“We are seeing a rise in non-performing coal assets around the world,” says Guay. “These risky investments force average citizens to pay the price for increasingly expensive coal fired power.”
Compounding these problems is the opportunity cost of the alternative—clean, renewable energy. Leading competitors such as wind energy and solar photovoltaic (PV) panels are experiencing plummeting prices and rapidly becoming competitive with coal fired power. The report documents that the cost of power from solar PV has fallen by more than 60 percent since 2008, while new wind power can provide energy at 5-10 cents/kWh, making it competitive with coal in any market.
“Clean energy is increasingly competitive around the world," says Guay. “Countries and financial institutions that lock themselves into coal investments are exposed to the risk volatile international fuel markets—something clean energy investments avoid.”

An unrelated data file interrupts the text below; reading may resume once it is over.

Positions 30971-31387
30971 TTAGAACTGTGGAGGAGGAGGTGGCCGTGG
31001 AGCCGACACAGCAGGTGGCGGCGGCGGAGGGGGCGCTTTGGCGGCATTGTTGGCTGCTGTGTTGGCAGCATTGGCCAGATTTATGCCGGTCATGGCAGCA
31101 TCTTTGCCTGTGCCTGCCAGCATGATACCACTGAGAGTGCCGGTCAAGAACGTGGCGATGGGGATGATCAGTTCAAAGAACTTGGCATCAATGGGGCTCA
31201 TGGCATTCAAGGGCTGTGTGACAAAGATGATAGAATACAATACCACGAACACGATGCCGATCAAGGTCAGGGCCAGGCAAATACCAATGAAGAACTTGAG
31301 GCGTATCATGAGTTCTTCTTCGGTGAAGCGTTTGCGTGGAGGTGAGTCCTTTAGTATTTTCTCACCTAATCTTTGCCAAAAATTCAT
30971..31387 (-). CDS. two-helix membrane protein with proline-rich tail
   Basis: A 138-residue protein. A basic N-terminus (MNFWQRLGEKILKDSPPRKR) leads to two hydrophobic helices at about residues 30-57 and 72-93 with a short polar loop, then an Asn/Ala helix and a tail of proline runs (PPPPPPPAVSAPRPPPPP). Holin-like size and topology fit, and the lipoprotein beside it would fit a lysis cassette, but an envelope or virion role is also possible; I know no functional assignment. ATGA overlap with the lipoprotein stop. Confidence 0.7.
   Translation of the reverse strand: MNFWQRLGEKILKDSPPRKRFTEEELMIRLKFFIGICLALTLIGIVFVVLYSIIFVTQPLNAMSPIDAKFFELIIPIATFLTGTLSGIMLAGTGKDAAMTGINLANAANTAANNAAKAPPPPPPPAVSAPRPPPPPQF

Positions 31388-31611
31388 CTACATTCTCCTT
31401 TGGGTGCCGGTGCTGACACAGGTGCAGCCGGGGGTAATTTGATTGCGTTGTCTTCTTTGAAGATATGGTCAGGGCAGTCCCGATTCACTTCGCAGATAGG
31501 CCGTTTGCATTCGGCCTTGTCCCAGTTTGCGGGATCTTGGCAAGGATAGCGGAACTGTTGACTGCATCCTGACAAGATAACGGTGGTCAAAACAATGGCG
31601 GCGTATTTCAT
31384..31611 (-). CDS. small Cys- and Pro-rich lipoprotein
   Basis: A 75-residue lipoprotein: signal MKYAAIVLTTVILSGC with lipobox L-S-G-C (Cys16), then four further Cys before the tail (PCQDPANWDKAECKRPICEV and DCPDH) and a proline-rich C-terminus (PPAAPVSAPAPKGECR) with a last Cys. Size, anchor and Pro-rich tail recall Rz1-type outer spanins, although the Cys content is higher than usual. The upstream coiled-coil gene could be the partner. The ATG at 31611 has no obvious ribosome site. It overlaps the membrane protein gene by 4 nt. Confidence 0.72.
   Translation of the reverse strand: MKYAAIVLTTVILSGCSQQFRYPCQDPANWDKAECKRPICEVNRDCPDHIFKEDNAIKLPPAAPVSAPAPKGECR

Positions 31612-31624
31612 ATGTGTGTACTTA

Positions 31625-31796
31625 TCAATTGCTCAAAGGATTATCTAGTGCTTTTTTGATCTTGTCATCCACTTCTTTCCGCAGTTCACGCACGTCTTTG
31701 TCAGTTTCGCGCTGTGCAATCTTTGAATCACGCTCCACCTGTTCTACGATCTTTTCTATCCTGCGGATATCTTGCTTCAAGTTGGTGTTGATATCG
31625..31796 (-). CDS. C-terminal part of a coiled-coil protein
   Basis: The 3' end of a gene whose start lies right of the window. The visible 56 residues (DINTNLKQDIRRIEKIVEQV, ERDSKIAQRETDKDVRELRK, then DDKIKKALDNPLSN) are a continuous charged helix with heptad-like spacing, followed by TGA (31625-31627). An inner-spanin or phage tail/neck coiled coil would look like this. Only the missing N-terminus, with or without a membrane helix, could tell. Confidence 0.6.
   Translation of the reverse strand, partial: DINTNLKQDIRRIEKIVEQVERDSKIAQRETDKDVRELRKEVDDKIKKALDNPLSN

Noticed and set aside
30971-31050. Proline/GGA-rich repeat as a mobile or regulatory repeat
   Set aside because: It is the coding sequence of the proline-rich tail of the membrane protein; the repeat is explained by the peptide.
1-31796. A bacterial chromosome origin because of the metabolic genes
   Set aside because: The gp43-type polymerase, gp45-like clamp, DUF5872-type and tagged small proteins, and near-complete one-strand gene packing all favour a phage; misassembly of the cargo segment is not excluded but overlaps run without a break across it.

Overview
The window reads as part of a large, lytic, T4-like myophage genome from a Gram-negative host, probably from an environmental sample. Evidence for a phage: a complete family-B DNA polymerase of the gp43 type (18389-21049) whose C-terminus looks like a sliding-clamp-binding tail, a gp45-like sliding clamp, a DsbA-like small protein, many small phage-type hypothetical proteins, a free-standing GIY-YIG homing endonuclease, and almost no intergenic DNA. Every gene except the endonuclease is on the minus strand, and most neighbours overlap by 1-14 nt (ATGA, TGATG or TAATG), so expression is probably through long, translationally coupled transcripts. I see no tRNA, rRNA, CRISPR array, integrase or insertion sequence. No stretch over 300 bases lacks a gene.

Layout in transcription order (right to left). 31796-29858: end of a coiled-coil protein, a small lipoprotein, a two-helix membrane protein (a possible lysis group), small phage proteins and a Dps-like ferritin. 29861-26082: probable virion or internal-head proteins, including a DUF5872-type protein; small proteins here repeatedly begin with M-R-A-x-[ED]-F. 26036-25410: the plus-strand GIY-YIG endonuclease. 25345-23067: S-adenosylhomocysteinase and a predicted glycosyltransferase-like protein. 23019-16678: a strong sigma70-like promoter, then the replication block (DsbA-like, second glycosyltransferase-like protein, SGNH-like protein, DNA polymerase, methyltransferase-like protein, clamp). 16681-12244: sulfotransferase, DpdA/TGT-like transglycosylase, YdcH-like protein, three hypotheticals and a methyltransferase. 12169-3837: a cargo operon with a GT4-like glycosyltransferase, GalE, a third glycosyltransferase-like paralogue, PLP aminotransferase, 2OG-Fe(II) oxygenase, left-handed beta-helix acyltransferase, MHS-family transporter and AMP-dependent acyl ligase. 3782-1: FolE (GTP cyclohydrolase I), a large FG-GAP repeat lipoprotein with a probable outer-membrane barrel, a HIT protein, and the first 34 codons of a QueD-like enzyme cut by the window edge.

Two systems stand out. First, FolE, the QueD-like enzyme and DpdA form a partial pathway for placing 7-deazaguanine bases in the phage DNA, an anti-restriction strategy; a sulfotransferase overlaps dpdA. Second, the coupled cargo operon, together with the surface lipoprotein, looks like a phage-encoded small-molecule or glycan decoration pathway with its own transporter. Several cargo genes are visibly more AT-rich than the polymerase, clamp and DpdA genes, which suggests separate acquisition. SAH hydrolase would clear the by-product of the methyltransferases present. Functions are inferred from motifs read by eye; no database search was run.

Ultimately, the report argues that avoiding ‘lock-in’ to new coal fired power plant investments requires assuming that coal prices will rise, using accurate discount rates and establishing a risk premium for any proposed coal plant investment. The combination of these measures can help shield financial institutions from the increasing risks associated with coal.
The growing Texas solar industry is offering a safe harbor to unemployed oil and gas professionals amidst the latest oil and gas industry bust, this one brought on by the novel coronavirus pandemic, the Houston Chronicle reports.
EcoWatch Daily Newsletter
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By Aaron W Hunter
A chance discovery of a beautifully preserved fossil in the desert landscape of Morocco has solved one of the great mysteries of biology and paleontology: how starfish evolved their arms.